LEWIS — Generate initial guess based on Lewis dot structure analysis.




The primary purpose of this keyword is to generate an initial set of molecular orbitals and densities as input for the SCF portion of the calculation. (By default, the initial densities are generated as a simple matrix with only elements along the diagonal.) Using LEWIS instead creates an initial guess based on an analysis of the structure's Lewis dot structure. (If the procedure fails, then the diagonal density guess will be used and the calcuation will continue without the LEWIS guess.) The LEWIS guess is intended to provide a better starting guess to reduce the number of SCF cycles needed for convergence (but this is not always the case). Generally, the LEWIS guess is only used for the initial geometry unless the keyword NEWDEN is present.

As part of its algorithm, LEWIS will also generate information about the molecule's electronic configuration (Lewis dot structure) that may be of interest to the user. This is not printed by default and can be found only if PRTLWS=n (or PRINT=n) is used with n at least 1. The analysis (depending on the print level) will include a bond type table, a table showing how the electrons of each atom are distributed into orbitals, and a listing of molecular orbital information. If the print level is high enough, the initial set of molecular orbitals and densities are also printed. If the LEWIS analysis fails or gives unexpected results, this output may help diagnose the problem.

The Lewis dot structure information is then used to construct a set of highly localized orbitals. Each orbital will only extend to one atom (lone pairs, empty orbitals), two atoms (sigma and pi bonds), or three atoms (3 center-2 electron bonds). Highly delocalized aromatic systems are reduced to a set of single and double bonds, which are localized. A complete set of orthonormal orbitals are produced, including both occupied and virtual orbitals. For UHF calculations with equal numbers of alpha and beta electrons, the HOMO and LUMO orbitals are mixed to break the RHF symmetry. The density matrix is constructed from these localized orbitals.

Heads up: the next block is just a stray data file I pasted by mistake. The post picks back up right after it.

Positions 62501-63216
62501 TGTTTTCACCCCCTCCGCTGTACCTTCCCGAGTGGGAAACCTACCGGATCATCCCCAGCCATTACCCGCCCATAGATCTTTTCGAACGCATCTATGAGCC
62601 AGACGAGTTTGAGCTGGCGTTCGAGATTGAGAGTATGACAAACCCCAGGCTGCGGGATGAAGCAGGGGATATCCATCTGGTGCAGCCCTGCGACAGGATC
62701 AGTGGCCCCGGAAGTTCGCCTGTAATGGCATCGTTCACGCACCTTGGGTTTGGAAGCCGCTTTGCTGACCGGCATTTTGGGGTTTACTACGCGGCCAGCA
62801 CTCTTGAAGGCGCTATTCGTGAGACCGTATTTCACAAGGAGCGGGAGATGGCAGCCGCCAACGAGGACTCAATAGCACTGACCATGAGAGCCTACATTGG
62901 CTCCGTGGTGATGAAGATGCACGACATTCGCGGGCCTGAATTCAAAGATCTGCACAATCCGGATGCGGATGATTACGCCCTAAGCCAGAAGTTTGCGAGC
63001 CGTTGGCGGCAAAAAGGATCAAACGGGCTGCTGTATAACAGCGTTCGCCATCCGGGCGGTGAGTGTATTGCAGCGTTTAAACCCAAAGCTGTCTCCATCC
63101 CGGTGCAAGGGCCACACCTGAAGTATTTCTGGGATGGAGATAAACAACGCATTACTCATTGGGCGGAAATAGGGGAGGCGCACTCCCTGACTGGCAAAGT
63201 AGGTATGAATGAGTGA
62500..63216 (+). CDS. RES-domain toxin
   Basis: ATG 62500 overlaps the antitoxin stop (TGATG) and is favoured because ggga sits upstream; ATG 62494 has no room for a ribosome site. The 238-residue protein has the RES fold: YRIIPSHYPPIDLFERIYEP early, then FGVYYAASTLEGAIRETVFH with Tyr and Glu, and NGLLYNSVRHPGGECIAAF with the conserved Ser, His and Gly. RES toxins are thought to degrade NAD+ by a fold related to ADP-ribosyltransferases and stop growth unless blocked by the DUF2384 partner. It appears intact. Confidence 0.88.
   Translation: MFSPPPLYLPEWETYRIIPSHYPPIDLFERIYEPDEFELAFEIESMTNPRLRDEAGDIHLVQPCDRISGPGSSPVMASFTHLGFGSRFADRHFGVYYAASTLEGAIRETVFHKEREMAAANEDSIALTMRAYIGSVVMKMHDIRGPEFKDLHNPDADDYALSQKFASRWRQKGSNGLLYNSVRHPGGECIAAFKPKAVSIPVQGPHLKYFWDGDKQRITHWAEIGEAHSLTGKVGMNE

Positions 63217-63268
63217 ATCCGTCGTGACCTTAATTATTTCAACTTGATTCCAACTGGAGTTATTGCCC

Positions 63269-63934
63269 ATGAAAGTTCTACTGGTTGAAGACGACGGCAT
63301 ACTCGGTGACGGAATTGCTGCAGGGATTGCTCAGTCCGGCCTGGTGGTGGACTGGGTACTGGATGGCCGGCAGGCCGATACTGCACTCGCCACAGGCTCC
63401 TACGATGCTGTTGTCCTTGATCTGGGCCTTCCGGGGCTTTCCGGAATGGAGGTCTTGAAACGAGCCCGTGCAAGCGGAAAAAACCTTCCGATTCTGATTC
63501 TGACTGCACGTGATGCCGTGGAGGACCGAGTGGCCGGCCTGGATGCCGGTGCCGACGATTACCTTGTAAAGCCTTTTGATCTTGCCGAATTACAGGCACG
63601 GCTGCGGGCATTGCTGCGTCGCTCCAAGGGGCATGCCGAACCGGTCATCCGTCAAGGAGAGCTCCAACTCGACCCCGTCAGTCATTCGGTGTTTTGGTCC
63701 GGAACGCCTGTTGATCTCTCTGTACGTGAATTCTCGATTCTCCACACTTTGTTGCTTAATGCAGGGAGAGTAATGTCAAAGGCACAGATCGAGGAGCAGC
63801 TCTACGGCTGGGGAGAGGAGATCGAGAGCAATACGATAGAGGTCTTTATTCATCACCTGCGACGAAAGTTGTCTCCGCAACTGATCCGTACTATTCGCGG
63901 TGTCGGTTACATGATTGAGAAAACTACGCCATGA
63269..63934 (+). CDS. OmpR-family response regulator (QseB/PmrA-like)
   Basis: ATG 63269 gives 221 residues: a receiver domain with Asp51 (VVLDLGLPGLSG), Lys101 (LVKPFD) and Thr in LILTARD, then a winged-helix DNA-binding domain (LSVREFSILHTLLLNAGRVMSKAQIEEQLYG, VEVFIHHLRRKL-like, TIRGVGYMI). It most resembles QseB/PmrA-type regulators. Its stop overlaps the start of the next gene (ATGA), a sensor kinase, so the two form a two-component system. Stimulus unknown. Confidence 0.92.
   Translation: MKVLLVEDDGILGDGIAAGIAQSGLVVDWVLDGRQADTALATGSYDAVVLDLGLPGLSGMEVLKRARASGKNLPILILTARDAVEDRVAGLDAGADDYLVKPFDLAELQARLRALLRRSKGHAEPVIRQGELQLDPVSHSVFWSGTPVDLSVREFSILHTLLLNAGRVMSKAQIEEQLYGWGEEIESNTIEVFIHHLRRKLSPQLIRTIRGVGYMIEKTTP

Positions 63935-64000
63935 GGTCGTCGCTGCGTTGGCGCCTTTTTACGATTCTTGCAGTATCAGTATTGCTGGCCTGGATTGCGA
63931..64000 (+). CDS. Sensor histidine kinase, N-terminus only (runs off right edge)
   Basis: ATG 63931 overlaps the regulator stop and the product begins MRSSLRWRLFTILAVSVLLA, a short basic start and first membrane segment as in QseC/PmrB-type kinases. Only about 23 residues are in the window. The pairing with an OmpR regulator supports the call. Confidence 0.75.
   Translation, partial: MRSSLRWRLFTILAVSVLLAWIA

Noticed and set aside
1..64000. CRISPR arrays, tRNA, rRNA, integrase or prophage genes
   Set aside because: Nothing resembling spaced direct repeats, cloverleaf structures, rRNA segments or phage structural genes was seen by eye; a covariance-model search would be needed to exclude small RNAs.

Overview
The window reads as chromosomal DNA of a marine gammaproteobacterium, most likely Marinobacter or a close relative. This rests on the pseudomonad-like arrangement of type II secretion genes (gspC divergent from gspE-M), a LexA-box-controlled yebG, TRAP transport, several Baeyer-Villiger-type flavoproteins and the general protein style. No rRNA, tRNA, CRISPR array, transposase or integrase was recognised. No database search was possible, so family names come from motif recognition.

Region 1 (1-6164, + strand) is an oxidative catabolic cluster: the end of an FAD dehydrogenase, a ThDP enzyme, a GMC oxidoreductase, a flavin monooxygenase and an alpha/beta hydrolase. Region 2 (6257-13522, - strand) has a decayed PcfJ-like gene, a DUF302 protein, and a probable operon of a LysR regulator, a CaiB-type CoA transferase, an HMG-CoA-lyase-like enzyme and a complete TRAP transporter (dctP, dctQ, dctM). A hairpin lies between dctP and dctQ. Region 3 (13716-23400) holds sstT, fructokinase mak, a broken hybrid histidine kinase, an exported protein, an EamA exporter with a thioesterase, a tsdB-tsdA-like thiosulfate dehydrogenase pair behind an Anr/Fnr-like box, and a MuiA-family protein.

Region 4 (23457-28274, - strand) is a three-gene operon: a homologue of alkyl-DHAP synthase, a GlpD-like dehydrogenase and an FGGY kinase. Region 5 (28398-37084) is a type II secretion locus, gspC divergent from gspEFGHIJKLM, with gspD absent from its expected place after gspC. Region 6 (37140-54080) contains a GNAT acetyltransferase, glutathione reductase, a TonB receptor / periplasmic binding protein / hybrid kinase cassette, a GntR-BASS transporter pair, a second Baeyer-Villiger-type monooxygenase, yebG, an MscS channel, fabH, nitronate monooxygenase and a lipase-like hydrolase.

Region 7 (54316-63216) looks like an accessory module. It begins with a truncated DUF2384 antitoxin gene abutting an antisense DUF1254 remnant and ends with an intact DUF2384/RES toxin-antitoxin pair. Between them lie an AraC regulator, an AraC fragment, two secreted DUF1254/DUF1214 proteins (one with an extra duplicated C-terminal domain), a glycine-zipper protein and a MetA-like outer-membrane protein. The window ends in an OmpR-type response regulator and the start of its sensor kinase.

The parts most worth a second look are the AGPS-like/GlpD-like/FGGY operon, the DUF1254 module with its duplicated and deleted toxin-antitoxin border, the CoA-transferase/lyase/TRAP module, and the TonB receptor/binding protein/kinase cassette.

LEWIS uses a heuristic approach and so is not gauranteed to succeed in all cases. It is nevertheless fairly robust and can handle a wide range of molecues and geometries. The most likely cause of failure is highly distorted geometries, where it is difficult for AMPAC to accurately identify the molecule's bonding patterns. As such it is not recommended with simulated annealing (see Chapter 13, Simulated Annealing) and other methods that may generate highly unusual configurations. In general, it is able to handle, highly charged systems, high spin systems, d-orbitals, 3 center-2 electron bonds, highly conjutated aromatic systems, and noble gases.





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